The Santal live in patriarchal communities with village based governance structures. A village headman, Manjhi, is supported by other village officers including a Paranik (deputy), Godet (assistant), Naike (religious leader) and Jog Manjhi (upholder of morals of the youth). These officers oversee ceremonies, give guidance and support to villagers and administer the Santal laws on trespass, marriage, divorce, theft etc. A group of villages (known as a bungalow) is overseen by a Parganait. The posts are traditionally hereditary (descendents of the original founders of the village), (11) with an opportunity for villagers to replace a post holder if an existing officer becomes ill or unfit for the post at the annual Mag festival--in the villages where I stayed democracy was replacing the traditional system and the Manjhi and others had been voted in as the best people for the posts due to their knowledge of customs, maturity and fairness in dealing with disputes, without reference to their heritage.
There is a three tier structure of customary courts beginning with the village court (a gathering of all male head of households, presided over by the Manjhi), the more hor (meeting of five Manjhi's of the area, presided over by a Parganait), and the lo bir (traditionally held during the annual hunt and comprising all male heads of households of a large number of villages). In each court the outcome is said to be a collective decision of all those present--the Manjhi or Parganait listens to the discussion and summarises the major consensus by way of conclusion. Outcomes generally aim to correct the wrong that has occurred through compensation or to punish the perpetrator with a fine (this may be a meal or drink given to those present at the gathering).
Santal law governs not only disputes, but also important social aspects of life--marriage, birth, death, illness. Adherence to the law is not simply a matter of avoiding punishment; it is a sign of commitment to the village community and to the hierarchy of the village officers and elders. Within the Santal village each household has a duty to foster this sense of community. However, despite this, the household unit remains largely autonomous of the community. Privacy is respected and the village will not intervene in a household dispute unless they are called to intervene by a family member. (12) The household has its own structure and codes of behaviour, which are semi-autonomous of the village legal order.
State law forms another level of semi-autonomous legal order to which the Santal are subject. Although in both countries the Santal are exempt from some aspects of state law where their own laws take priority (family law: marriage, divorce, inheritance), they are subject to criminal law and most civil law. While for some the state law is an unknown entity and is only engaged when a crime has been committed--the law forcing itself upon them--for others, as we will see, it is an additional tool for getting a desired outcome, especially in land dispute cases.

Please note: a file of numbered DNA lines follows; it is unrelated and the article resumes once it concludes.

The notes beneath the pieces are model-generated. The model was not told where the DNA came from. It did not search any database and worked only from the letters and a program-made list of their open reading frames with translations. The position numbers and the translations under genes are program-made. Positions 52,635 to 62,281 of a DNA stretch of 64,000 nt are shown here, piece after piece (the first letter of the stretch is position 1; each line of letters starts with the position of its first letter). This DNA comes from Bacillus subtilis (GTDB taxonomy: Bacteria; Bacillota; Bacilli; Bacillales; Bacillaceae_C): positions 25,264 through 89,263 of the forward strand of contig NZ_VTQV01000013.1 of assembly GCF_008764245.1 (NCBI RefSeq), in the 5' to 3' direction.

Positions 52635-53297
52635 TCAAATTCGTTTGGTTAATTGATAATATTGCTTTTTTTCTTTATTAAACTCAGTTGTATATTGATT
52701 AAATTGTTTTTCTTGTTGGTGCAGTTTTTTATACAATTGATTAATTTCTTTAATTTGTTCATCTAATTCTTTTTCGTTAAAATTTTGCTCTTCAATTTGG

Below I discuss further the dynamics of inequality and resistance within the family, village and state. First I want to introduce the concepts of power, resistance and legal pluralism, which are key to my argument.
Power, resistance and legal pluralism
3.1 Power and the formation of inequality
Power or rather power relations, are relations of inequality which exist at all levels of society and which direct and govern our actions. They work through cultures and customs and disciplinary technologies (Foucault, M, 1977) that shape the way we think, perceive, act and react.
We tend to think of our actions as being governed by written laws but Gramsci (Gramsci, A, 1971b, p 242) tells us law, as a concept, includes things we consider 'legally neutral' and belonging to the domain of civil society. (13) Civil society operates 'without 'sanction' or compulsory 'obligations', but nevertheless exerts a collective pressure and obtains objective results in the form of an evolution of customs, ways of thinking and acting, morality, etc'.
Foucault's work on disciplinary power helps us to understand how individuals become the subjects and objects of this collective pressure. In Discipline and Punish, Foucault examines the process of change in social control from visible violent public floggings and executions by the monarch in the middle-ages to the more invisible disciplinary mechanisms used in the eighteenth and nineteenth century. Disciplinary power depended not on direct imposition of control from above, but collective control at the most basic level of society, between individuals. Normalisation of behaviour took place in schools, hospitals and workplaces through surveillance, subtle forms of punishment and examination. Surveillance facilitated coercion through observation of the individual and was enforced by individuals on each other. The layout of urban development, construction of working-class housing estates, hospitals, asylums, prisons and schools was based on the layout of military camps where tents were arranged so that there was a 'network of gazes that supervised one another' (Foucault, M, 1977, p 171). In these spaces the combination of the individual being potentially visible and the viewer potentially invisible lead the...